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What idea said that the US should expand west to the Pacific?

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March 23, 2015 6:55PM

In newspapers and in political talk, the idea of manifest

Destiny looked like a real concept, but a closer look reveals that

it wasn't. The term was created by a newspaper writer, John O'

Sullivan in 1845. It did not cause the US to expand to the west

coast.

The 1803 Louisiana Purchase was not a deal made by Jefferson and

Napoleon for any manifest destiny. The purchase gave the US an

immense amount of territory. This was a beginning towards the

movement to the Pacific coast.

The victory of the US over Mexico in the war that ended with a

treaty giving the US most of what was the now Southwest and

California. Mexico could not protect what they inherited from

Spain, and in that era, a treaty giving the victor territory was

commonplace. The war, by the way was not fought for the idea of

manifest destiny.

The US expanded by annexing Texas, no manifest destiny there at

all.

Long before any of the above, American Mormons had settled in

what is now Utah, to escape religious persecution. The US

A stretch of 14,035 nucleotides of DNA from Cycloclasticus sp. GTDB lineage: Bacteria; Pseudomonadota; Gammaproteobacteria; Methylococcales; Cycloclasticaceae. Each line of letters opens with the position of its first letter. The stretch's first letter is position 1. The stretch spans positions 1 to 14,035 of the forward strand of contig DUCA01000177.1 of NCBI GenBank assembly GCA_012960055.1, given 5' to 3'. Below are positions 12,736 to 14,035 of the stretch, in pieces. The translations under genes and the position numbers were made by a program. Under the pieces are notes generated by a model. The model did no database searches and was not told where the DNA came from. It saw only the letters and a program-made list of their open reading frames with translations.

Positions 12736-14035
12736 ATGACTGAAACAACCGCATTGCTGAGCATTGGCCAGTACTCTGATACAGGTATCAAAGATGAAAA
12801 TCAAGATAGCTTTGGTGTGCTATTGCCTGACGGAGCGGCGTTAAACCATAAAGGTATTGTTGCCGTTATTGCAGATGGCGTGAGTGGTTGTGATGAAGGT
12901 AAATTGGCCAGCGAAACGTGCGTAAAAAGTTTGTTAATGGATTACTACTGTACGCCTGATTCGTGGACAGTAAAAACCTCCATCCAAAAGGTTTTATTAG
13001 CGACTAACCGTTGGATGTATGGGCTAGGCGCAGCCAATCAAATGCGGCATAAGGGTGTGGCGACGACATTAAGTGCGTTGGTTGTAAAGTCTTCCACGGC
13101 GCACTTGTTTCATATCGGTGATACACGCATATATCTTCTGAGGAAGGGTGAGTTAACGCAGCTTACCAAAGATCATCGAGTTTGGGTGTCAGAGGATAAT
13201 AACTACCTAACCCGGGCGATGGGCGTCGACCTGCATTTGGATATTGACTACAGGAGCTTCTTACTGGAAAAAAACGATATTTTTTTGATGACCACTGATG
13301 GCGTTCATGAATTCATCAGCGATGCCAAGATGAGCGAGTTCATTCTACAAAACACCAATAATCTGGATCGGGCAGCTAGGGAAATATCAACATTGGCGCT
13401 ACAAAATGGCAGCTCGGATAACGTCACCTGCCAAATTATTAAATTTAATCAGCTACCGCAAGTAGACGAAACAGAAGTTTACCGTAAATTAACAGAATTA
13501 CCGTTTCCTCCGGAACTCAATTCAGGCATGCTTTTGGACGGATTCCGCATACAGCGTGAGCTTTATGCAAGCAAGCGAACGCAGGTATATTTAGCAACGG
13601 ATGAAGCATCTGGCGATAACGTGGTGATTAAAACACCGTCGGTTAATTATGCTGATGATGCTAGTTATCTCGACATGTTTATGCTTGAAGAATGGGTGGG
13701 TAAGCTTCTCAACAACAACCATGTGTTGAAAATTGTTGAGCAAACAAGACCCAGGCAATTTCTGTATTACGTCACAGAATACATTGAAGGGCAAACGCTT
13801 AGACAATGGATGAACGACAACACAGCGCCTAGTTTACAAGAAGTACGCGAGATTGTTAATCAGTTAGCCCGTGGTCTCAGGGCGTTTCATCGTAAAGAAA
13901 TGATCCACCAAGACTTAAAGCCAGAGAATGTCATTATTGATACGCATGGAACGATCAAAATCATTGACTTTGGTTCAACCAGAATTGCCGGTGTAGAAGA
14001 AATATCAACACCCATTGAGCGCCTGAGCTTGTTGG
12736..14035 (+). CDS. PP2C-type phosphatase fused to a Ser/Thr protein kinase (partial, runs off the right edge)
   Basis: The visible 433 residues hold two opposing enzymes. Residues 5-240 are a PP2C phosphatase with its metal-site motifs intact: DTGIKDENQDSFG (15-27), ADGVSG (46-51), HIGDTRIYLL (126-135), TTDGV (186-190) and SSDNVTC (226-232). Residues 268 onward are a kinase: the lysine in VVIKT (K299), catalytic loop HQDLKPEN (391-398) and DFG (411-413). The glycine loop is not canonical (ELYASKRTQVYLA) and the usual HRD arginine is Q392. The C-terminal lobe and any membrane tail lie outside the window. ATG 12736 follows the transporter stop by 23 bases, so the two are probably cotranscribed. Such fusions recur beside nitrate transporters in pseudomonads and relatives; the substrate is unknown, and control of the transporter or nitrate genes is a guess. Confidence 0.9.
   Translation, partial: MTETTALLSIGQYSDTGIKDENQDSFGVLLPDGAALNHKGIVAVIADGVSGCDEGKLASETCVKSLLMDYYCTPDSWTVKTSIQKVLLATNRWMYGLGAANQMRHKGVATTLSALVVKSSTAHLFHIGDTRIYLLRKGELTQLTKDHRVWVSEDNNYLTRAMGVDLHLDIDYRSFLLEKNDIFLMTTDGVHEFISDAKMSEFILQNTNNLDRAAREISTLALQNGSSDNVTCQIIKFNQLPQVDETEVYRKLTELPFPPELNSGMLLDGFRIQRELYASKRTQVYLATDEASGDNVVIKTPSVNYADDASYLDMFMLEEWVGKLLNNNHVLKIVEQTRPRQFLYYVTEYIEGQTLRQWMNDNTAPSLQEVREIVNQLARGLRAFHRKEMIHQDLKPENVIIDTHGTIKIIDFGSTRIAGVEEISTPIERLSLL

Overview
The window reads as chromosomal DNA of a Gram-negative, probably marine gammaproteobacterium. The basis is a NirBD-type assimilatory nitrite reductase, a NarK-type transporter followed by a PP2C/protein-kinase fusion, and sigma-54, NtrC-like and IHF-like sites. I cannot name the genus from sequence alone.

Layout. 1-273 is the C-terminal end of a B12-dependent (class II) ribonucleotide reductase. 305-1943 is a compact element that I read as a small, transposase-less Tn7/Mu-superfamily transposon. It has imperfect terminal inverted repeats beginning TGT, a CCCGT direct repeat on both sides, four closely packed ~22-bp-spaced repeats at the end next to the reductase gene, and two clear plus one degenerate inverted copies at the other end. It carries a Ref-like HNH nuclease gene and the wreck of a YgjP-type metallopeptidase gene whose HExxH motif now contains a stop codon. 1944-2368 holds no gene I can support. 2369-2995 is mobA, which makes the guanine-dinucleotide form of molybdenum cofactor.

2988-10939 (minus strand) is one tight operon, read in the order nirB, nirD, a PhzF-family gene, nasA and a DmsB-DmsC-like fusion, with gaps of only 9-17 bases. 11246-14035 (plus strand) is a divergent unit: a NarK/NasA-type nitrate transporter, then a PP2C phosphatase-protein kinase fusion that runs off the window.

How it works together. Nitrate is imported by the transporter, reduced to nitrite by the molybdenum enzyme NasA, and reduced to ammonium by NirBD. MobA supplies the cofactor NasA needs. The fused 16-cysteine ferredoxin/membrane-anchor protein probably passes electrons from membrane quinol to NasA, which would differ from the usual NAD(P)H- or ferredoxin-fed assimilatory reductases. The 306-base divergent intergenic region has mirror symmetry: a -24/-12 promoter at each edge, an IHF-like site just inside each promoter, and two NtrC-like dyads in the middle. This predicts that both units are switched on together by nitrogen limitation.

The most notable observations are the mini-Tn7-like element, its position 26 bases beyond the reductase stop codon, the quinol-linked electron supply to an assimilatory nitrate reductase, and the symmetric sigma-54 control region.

government nor mainstream public opinion had little to do with this

"push" west movement.

By 1849, the California gold rush was on. Thousands of Americans

headed there to become wealthy miners. They did not travel to

California because of a manifest destiny.

During the US Civil War Lincoln created the Homestead Act to

give settlers almost free land if they improved it by farming as

example. Lincoln was never a manifest destiny politician.

In summary, there is no evidence that Americans moved westward

based on a slogan or that God had destined them to do so.

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March 23, 2015 6:58PM

Major edit of previously erroneous answer corrected. Please see

my profile or contributions,


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